The INVEST scheme has improved a lot over the years. However, it still contains a lot of conditions that are hard to meet. For this reason, it is rare for all investors in a startup to be eligible. Usually, only a few investors are eligible, and usually, you are not sure about this until several years after your investment. We, therefore, see the INVEST scheme as ‘nice to have’ for investors. It shouldn’t be a condition.
Here are the conditions that often block the INVEST scheme:
- The investor must hold their shares for at least three years. If they sell them before the end of the minimum holding period, they run the risk of having to repay the investment grant. If the company fails before the end of the minimum holding period, the investor does not have to repay the subsidy
- The minimum investment amount must be €10,000 and the acquisition of the shares must not be credit-financed
- The investment cannot be pooled through a pooling SPV such as a K.G. or a G.B.R. Of course, it is standard practice to pool all small investors via a pooling vehicle. Typically, investors below €100K are pooled, while only bigger investors may hold shares directly. For this reason, the INVEST scheme is normally only for those larger Angel investors
- A convertible investment needs to be converted within 24 months. It is rare for an early-stage convertible investment to convert that quickly. And so, the investors will only rarely receive the INVEST grant in the end.
- In general only the first investment in a company is eligible. That is a substantial limitation since it is common for informal investors to keep investing in later funding rounds to support their portfolio. It is normal for the first investment to be relatively small: by making follow-on investment in their most successful companies an investor can make sure most of their capital goes to their strongest companies.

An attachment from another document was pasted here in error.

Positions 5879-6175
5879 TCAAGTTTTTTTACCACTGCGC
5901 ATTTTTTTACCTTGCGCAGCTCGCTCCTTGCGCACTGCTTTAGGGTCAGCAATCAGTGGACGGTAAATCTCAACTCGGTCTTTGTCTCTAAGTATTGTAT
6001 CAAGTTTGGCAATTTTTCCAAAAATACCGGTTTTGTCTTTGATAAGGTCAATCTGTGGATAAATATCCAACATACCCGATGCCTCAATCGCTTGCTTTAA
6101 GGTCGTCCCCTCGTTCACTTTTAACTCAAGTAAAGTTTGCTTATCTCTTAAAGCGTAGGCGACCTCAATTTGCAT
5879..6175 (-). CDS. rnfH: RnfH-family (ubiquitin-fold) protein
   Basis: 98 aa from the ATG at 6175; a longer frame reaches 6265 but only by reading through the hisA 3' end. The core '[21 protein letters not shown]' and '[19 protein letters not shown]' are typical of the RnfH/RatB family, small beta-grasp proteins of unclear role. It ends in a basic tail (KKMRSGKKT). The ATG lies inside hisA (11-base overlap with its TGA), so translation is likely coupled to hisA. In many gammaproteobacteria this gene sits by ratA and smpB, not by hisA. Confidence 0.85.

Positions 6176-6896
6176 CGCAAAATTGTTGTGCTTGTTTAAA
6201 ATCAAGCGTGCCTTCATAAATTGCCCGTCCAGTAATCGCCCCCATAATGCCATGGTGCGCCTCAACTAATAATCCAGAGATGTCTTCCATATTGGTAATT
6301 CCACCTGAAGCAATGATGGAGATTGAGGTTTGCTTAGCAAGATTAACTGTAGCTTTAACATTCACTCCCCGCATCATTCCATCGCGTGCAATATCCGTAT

Theoretically, a startup could make sure all investors are eligible by allowing all investors to go onto the cap table as shareholders directly, without using a convertible and without using an SPV. However, a startup that uses this funding strategy will have a reduced chance of success. This funding strategy will do real harm to the cap table and future investors would be less likely to want to fund it. No Angel investor should want that.
What is the application procedure?
First, the startup must submit an application for the INVEST grant. An online application is sufficient. The applications are submitted before the start of a financing round.
The investor then applies for approval of the investment grant. The application can be made online on the BAFA website and takes about 5 minutes. The application needs to be made before the investment is made.
The online application must be printed out, signed, and sent to BAFA. Complete processing can take up to 6 months. The final grant is only available when the convertible converts, and so this may still be delayed for up to two years.
You will find all details on the INVEST grant on the BAFA website.